Send to

Choose Destination
Lancet. 1999 Feb 13;353(9152):546-9.

Thiamine deficiency and malaria in adults from southeast Asia.

Author information

Faculty of Tropical Medicine, Mahidol University, Bangkok, Thailand.



Thiamine deficiency (beriberi) is common in some parts of southeast Asia. Acute thiamine deficiency can mimic many complications of malaria, such as encephalopathy and lactic acidosis. We examined the incidence of thiamine deficiency in adults admitted to hospital with malaria in Thailand.


For this prospective study, we recruited consecutive patients with malaria or other febrile illness who presented to Paholpolpayuhasena Hospital, Kanchanaburi, Thailand, between May and July, 1992. We used the activation coefficient (alpha) for transketolase activity in erythrocytes to measure thiamine deficiency (defined as alpha>1.31) in patients with severe and uncomplicated malaria and in controls (patients' relatives and healthy volunteers). To exclude the possibility of interference in the assays, transketolase activity was also measured in erythrocytes used to culture parasites.


12 (52%) of 23 patients with severe malaria and ten (19%) of 54 patients with uncomplicated malaria had alpha values above the normal range (p<0.0001 and p=0.0014, respectively, compared with controls), which indicated severe thiamine deficiency. Thiamine deficiency was more severe in patients with cerebral malaria than in those with uncomplicated malaria and the controls (p=0.008).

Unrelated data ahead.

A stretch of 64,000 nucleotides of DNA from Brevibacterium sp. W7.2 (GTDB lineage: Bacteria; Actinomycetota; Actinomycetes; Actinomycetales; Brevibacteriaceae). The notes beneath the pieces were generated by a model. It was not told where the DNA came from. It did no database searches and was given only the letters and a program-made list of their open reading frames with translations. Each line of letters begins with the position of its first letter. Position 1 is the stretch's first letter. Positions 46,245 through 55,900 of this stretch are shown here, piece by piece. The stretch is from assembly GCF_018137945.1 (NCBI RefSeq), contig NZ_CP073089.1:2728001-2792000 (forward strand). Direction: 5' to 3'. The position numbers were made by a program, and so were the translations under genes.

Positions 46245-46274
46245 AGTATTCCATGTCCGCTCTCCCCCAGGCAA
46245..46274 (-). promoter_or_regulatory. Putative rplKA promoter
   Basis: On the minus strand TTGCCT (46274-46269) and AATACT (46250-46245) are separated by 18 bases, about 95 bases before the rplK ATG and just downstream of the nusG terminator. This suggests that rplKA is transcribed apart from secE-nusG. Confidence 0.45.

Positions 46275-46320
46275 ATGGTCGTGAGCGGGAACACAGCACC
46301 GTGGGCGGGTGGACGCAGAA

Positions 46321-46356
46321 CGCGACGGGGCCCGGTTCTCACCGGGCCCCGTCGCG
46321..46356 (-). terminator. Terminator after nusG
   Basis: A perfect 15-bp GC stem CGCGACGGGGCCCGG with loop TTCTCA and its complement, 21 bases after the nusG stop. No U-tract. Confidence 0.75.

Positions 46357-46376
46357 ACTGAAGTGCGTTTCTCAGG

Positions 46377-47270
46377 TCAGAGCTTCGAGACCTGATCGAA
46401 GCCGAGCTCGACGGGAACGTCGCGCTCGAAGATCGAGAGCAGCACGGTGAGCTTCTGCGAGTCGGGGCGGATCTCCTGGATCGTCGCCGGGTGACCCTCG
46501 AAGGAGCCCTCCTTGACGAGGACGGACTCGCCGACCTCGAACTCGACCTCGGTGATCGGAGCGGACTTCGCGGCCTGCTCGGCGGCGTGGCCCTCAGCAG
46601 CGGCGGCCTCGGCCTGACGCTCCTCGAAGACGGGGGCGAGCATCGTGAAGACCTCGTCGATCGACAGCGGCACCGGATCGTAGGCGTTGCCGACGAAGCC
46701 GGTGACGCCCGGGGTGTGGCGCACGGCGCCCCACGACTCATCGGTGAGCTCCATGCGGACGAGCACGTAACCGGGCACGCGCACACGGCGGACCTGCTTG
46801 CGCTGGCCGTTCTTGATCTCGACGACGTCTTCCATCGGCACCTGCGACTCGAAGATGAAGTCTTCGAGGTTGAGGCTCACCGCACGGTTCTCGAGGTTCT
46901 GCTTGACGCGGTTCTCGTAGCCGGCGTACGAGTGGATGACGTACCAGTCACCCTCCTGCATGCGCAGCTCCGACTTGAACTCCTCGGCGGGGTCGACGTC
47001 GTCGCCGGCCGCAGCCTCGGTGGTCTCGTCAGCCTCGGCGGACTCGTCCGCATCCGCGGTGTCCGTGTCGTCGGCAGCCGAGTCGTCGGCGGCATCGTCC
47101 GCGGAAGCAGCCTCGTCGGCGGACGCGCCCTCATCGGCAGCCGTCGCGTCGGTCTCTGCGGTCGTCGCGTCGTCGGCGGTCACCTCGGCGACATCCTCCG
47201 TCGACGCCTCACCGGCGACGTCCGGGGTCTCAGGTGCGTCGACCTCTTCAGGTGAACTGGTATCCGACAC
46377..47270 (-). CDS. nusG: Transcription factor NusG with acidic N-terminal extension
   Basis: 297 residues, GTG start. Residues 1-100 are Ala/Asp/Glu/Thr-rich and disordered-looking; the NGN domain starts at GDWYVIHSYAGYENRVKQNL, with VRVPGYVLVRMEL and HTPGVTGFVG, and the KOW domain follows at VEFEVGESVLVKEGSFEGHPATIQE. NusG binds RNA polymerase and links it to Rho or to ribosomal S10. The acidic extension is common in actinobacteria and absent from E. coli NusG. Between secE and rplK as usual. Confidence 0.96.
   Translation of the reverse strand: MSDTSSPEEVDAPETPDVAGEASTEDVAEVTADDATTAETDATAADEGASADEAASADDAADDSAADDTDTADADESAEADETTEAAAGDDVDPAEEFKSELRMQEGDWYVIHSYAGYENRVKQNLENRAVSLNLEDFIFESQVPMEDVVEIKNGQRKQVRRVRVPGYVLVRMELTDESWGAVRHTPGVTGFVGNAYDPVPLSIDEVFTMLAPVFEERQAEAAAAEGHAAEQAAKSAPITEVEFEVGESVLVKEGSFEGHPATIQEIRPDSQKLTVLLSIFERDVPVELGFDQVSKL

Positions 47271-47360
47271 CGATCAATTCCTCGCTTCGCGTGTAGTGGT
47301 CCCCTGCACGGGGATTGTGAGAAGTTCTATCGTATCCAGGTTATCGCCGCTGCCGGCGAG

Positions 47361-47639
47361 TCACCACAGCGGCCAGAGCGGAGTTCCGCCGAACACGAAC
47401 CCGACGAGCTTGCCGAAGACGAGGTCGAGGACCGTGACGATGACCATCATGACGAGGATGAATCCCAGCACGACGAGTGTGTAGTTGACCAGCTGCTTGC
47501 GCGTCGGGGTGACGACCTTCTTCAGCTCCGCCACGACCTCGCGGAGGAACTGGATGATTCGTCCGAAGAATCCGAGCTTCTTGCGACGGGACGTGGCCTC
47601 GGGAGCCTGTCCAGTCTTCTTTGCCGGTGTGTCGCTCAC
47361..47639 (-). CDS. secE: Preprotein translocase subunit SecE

In adults admitted to hospital in Thailand, thiamine deficiency commonly complicates acute falciparum malaria, particularly in severe infections, and could contribute to dysfunction of the central nervous system.


Beriberi or thiamine deficiency is common in countries where malaria is endemic. The hypotheses that subclinical thiamine deficiency complicates malaria and may be associated with lactic acidosis and coma were investigated in a prospective study conducted in Kanchanaburi, Thailand. 77 consecutive patients who presented to Paholpolpayuhasena Hospital between May and July 1992 with malaria or other febrile illnesses and 50 healthy relatives and volunteers were enrolled. The activation coefficient for transketolase activity in erythrocytes was used to measure thiamine deficiency. The mean Box-Cox transformed coefficients were 0.166 among cases with severe malaria (n = 23), 0.145 in cases with uncomplicated malaria (n = 54), 0.138 in healthy volunteers (n = 27), 0.137 in febrile controls (n = 10), and 0.122 in healthy relatives of patients (n = 13). 12 patients (52%) with severe malaria and 10 (19%) of those with uncomplicated malaria had coefficients above the normal range. Thiamine deficiency occurred in significantly more patients with cerebral malaria than in those with uncomplicated malaria (odds ratio, 4.8; 95% confidence interval, 1.68-13.8). The 12 patients who died from severe malaria had higher coefficient values than the 115 patients and controls who survived. Finally, the 15 patients with lactic acidosis had significantly higher coefficient values than those without this complication. A study of thiamine administration to patients with cerebral malaria is recommended to allow distinctions between the findings recorded in this study and the possibility of a causal link.

[Indexed for MEDLINE]

Supplemental Content

Full text links

Icon for Elsevier Science
Loading ...
Support Center